It takes into account the cost of your essential needs while keeping you committed to your long-term financial goals.

You don’t need to plot out exactly what and where you’re spending each month, but you do need to commit to earning at least as much as your make or break amount.

If your income falls short of this benchmark, you’re living beyond your means and have two choices – reduce your bare bones expenses and/or increase your earnings.

If you surpass your make or break number, simply subtract it from your earnings to calculate how much you have to spend on discretionary expenses, i.e. wants – a new pair of sunglasses or boozy Sunday brunch for example.





Your Priority Point


In addition to the make or break number, I recommend getting grounded in another simplified financial benchmark – your priority point.


Your priority point is your make or break number plus the monthly cost of any discretionary expenses you consider a personal priority – like a gym membership or classes for advancing your career.


Be honest with yourself as to what constitutes a true priority. Sure, certain social gatherings may make the cut, but maybe not every social gathering.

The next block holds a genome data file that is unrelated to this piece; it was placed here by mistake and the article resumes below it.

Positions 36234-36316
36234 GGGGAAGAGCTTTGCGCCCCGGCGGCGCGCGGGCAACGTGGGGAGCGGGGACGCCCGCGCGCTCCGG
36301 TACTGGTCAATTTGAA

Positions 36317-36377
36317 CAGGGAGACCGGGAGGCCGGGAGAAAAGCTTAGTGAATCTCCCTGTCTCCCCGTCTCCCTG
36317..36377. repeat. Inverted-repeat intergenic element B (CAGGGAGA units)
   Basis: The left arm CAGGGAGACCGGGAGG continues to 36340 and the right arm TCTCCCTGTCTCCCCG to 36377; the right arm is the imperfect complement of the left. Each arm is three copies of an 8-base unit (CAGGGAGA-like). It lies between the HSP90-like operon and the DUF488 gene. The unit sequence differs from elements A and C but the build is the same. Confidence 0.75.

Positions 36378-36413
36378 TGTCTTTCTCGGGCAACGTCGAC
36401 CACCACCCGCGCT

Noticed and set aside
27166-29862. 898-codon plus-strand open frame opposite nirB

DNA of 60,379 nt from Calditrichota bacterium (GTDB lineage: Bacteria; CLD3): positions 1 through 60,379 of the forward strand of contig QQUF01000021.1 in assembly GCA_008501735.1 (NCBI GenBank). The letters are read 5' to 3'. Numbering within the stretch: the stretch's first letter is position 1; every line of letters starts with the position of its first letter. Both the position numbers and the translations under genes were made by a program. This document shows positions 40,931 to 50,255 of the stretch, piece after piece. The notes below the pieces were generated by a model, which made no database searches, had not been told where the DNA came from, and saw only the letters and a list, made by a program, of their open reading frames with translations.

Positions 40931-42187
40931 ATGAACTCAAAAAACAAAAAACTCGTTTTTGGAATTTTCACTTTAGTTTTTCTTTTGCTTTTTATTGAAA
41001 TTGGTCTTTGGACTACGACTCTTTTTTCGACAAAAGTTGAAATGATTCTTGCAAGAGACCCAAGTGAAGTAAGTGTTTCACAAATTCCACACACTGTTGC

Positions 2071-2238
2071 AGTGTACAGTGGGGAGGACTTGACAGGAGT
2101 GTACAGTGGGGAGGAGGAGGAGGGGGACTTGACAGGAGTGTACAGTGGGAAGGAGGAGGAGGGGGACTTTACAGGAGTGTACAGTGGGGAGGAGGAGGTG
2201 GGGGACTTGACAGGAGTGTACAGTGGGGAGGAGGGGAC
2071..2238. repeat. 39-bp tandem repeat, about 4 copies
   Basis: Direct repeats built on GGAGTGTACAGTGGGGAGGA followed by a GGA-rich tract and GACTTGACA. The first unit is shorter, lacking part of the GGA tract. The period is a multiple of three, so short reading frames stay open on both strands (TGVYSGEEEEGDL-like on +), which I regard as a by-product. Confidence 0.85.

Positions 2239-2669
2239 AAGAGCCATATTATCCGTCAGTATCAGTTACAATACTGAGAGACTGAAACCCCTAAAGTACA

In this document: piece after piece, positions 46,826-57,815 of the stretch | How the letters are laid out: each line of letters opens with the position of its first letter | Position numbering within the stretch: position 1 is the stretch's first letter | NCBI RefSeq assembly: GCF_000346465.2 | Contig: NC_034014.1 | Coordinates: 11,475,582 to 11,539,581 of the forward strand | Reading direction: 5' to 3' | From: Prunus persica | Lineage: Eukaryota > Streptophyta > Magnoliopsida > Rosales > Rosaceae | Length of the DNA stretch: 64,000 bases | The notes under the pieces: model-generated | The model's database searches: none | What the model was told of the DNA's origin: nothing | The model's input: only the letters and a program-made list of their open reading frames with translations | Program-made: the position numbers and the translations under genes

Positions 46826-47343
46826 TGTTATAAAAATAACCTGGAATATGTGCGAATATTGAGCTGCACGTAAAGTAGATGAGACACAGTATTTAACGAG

The key is to identify your primary values and add the monthly cost of those few items onto your make or break number so you have a concrete benchmark for the cost of living a life built around your top values.


Again, once you’ve defined this priority point, you can easily subtract it from your earnings each month to get a sense of how much flexibility you have with your remaining discretionary spending.


Note: When calculating your priority point, be sure to consider the cost of any one-time or some-time priorities – a best friends’ wedding for example, or trips home for the holidays. You can either break these inconsistent costs into monthly amounts or readjust your priority point each month depending on what’s at the top of your value agenda.

Final note: Your priority point should only include your priorities, not what others think your priorities should be. While flying home for the holidays may be a priority for someone, it might not be for you, and that’s totally fine. This number is reserved for you and your core values, you can finance the rest with what’s leftover (if you so choose).


Your Perfect Plan


You’ve already calculated a benchmark for funding your core needs and a benchmark for affording your top priorities, but what about the rest?


If you could spend money exactly how you wanted each month, what would your total monthly cost of living be?


Don’t forget to include any irregular or annual expenses divided into a monthly amount.

It’s totally possible, if not likely, that this number will be higher than your monthly income, and that’s okay. It’s good to have an understanding of how your goals manifest in tangible terms.

If you find that your income isn’t alignment with your perfect plan, it might be just the motivation you need to work toward boosting your earnings.

In the meantime, stick to your priority point or make or break number and …


Work the Spread